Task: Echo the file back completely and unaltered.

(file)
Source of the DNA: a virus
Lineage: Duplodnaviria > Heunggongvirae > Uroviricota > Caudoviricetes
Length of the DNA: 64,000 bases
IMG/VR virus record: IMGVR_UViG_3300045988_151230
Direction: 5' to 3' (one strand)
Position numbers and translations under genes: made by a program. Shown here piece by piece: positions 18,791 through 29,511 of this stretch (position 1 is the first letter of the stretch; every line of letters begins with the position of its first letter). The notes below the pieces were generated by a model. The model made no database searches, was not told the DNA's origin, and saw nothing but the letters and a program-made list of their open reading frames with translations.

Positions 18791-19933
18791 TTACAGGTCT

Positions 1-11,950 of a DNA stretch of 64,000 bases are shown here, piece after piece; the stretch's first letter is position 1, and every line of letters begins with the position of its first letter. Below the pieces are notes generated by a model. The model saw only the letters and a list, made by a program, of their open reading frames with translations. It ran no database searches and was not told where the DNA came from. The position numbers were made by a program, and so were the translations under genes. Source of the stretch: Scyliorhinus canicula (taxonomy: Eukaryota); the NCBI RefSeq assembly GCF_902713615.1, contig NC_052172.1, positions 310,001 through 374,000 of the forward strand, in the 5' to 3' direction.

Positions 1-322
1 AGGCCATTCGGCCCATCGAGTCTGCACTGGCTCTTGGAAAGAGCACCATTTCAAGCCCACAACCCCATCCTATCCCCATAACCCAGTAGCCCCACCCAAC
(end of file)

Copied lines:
Source of the DNA: a virus
Lineage: Duplodnaviria > Heunggongvirae > Uroviricota > Caudoviricetes
Length of the DNA: 64,000 bases
IMG/VR virus record: IMGVR_UViG_3300045988_151230
Direction: 5' to 3' (one strand)
Position numbers and translations under genes: made by a program. Shown here piece by piece: positions 18,791 through 29,511 of this stretch (position 1 is the first letter of the stretch; every line of letters begins with the position of its first letter). The notes below the pieces were generated by a model. The model made no database searches, was not told the DNA's origin, and saw nothing but the letters and a program-made list of their open reading frames with translations.

Positions 18791-19933
18791 TTACAGGTCT

Positions 1-11,950 of a DNA stretch of 64,000 bases are shown here, piece after piece; the stretch's first letter is position 1, and every line of letters begins with the position of its first letter. Below the pieces are notes generated by a model. The model saw only the letters and a list, made by a program, of their open reading frames with translations. It ran no database searches and was not told where the DNA came from. The position numbers were made by a program, and so were the translations under genes. Source of the stretch: Scyliorhinus canicula (taxonomy: Eukaryota); the NCBI RefSeq assembly GCF_902713615.1, contig NC_052172.1, positions 310,001 through 374,000 of the forward strand, in the 5' to 3' direction.

Positions 1-322
1 AGGCCATTCGGCCCATCGAGTCTGCACTGGCTCTTGGAAAGAGCACCATTTCAAGCCCACAACCCCATCCTATCCCCATAACCCAGTAGCCCCACCCAAC